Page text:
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I found this book profoundly moving.  Diana’s story of her long search for her lost father is enthralling and at times heart-breaking.  Her Jewish father survived the Warsaw Ghetto, the Holocaust, and more.  The loving care with which she researches and writes his story makes a book which anyone would find gripping, especially those who’ve done some family history research.

I lost my father at an earlier age than Diana, and can relate to the need to find out more details about his background and life.  My family story is a common one.  Diana’s is incredibly complex.

Many passages moved me to tears.  Reading of the memorial plaques Diana saw in Berlin reminded me of poignant plaques I saw on Paris schools commemorating the number of children who were deported and killed by Nazis because they were Jewish.

Paris, 2007

This memoir is beautifully written, and highly recommended.

“Historic horrors haunt this tale
as she unearths her father’s trail.”

 

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Wayside Weed

Convolvulus is flourishing in many neglected corners of our city.  This patch is on the walkway by the Fitzgerald Avenue Bridge.

When I was a child we used to press the flowers at the bottom and say “Granny, Granny, pop out of bed”.  Did you do this too?

“If left, this weed has rampant growth
may need to poison, though I’m loath.”

Memorable Music

What a wonderful experience to sit on the Archery Lawn this afternoon and enjoy some excellent music.  On a thirty degree day there was plenty of shade, a gentle breeze, and room for the thousands of people.  The first half was Izzy Miller Bell, with James Wilkinson and Jon Hooker.  They were followed by Graham Wardrop and Liz Braggins.  The sound technicians did a superb job, and the music was great.  I especially enjoyed hearing Liz and Graham sing the Everly Brothers’ “Devoted to You”.

Graham Wardrop & Liz Braggins on stage

This was all free as part of the Ingham’s lazy Sundays which are on every week until the 25th of February.  I’m looking forward to Fiona Pears on 11 February and the All Girl Big Band on 25 February.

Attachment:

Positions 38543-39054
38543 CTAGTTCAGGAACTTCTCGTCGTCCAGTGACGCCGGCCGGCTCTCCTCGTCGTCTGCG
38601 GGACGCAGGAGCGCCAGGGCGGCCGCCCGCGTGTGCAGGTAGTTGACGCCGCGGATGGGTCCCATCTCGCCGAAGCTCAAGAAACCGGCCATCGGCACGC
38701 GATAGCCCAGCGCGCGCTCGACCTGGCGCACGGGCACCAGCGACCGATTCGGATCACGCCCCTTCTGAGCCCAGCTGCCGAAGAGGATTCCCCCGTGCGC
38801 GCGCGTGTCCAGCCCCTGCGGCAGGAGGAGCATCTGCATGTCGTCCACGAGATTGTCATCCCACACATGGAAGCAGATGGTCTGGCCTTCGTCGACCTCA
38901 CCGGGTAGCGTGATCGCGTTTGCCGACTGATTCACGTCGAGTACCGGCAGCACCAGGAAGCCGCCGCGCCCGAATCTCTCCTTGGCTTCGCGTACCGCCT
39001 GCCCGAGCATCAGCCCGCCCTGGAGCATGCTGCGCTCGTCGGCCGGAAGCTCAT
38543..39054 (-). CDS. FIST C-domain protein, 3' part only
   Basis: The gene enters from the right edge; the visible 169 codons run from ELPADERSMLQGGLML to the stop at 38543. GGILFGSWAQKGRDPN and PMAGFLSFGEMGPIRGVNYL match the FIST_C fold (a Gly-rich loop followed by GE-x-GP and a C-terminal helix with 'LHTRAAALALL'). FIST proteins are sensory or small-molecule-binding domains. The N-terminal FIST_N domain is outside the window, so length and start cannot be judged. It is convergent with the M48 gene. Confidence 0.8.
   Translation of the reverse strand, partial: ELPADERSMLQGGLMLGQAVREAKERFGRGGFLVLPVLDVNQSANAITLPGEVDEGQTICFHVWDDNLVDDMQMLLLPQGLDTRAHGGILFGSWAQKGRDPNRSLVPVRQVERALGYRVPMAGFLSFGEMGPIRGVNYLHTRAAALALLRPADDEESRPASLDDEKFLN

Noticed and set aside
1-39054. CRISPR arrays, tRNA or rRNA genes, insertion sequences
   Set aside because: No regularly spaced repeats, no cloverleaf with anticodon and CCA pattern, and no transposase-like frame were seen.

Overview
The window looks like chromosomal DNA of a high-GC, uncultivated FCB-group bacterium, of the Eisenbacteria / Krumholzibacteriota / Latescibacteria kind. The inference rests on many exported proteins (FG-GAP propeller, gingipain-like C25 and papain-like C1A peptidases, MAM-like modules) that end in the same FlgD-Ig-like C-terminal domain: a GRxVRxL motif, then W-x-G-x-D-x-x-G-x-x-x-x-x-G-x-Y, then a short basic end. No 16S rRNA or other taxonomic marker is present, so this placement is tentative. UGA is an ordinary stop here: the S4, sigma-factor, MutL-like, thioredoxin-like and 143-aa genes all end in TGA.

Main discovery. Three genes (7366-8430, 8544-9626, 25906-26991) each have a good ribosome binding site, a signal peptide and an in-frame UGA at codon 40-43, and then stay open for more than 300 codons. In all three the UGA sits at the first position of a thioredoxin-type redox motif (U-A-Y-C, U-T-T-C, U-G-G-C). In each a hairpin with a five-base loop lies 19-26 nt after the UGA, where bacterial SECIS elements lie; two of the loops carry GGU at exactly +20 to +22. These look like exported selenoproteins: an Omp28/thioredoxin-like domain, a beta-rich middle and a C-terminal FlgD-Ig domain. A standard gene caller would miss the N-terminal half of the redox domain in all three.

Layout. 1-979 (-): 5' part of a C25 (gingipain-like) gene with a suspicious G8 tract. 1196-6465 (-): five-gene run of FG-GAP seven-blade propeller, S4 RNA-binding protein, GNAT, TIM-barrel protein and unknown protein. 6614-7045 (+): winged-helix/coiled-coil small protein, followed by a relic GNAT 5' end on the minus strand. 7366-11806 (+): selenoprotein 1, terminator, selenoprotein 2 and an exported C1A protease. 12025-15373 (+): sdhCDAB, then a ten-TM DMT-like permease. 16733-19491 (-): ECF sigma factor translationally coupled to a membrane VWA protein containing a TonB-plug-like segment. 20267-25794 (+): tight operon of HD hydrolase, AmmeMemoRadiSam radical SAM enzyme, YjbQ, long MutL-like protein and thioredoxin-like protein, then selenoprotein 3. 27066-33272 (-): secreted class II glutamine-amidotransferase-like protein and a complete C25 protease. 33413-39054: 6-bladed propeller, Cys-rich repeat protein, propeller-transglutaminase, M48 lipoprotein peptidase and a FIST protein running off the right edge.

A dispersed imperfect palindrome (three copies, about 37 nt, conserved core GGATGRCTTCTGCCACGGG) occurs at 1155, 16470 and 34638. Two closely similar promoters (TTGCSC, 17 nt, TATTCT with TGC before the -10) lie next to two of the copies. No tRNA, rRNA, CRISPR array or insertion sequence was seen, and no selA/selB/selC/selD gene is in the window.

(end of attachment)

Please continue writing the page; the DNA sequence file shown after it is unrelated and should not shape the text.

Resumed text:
“This concert was a special treat
and I enjoyed every beat.”

Ibis Illustrated

I love this attractive mural on the wall of the Ibis Hotel in Hereford Street.  The City Council held a competition between three designs to choose what would go up, and this was the winner (the one I voted for!).

Artist Brendan Warrell has depicted kowhai and a silvereye emerging from Christchurch rubble.

“It brightens up a central street.
Far better than that dull concrete.”

Elfin Entrances?

On a tree by the river I spied what I thought was litter and went to pick it up.

Elfin entrance number one

Then I realised it was a carefully constructed tiny doorway, perhaps part of someone’s game, so I left it there.  Further on I found another one.

Elfin entrance number two

I looked, but didn’t see any more.  I wonder who made and placed them?

“Who could have made this special door
and who is it intended for?”

Motor Memory

In Sydenham I spied this Austin A35.

My first car was a similar A35, although mine was a two-door.  I think it was a 1958 model.  I do remember that when the law came in making it compulsory to fit seat belts my car didn’t need them because it was too old.  What was your first car?

“Fond memories of my first car
it meant that I could travel far.

 

 

Floral Friday

Small Sunflowers

I usually avoid having yellow flowers in my garden.  The last time I planted sunflowers they were red ones, but they didn’t come up the next year, and I haven’t bothered since.  These sunflowers came from New World’s ‘Little Garden’, so it’s appropriate they should be just little.  I took the photo yesterday when it was raining hard because I thought they may not survive the deluge.

In Greek mythology, there was a maiden, Clytie, who fell in love with the sun god Apollo.  Every time he passed overhead in his fiery chariot, she stood and gazed at him longingly, even though she had chores to attend to.  Apollo, who made a point of shining brightly so people on earth couldn’t actually see him, eventually got fed up with the girl’s foolishness.  He flung one of his sun arrows at her, and she turned into a sunflower on the spot.  To this day, she faces east in the morning and west in the evenings, following the path of Apollo.

Research has found that it is only the buds and leaves of the sunflower which turn towards the sun.  Once a head of the plant has come into bloom with its petals on display, it remains fixed facing towards the east where the sun rises.

“The buds and leaves turn to the sun
so photosynthesis is done.”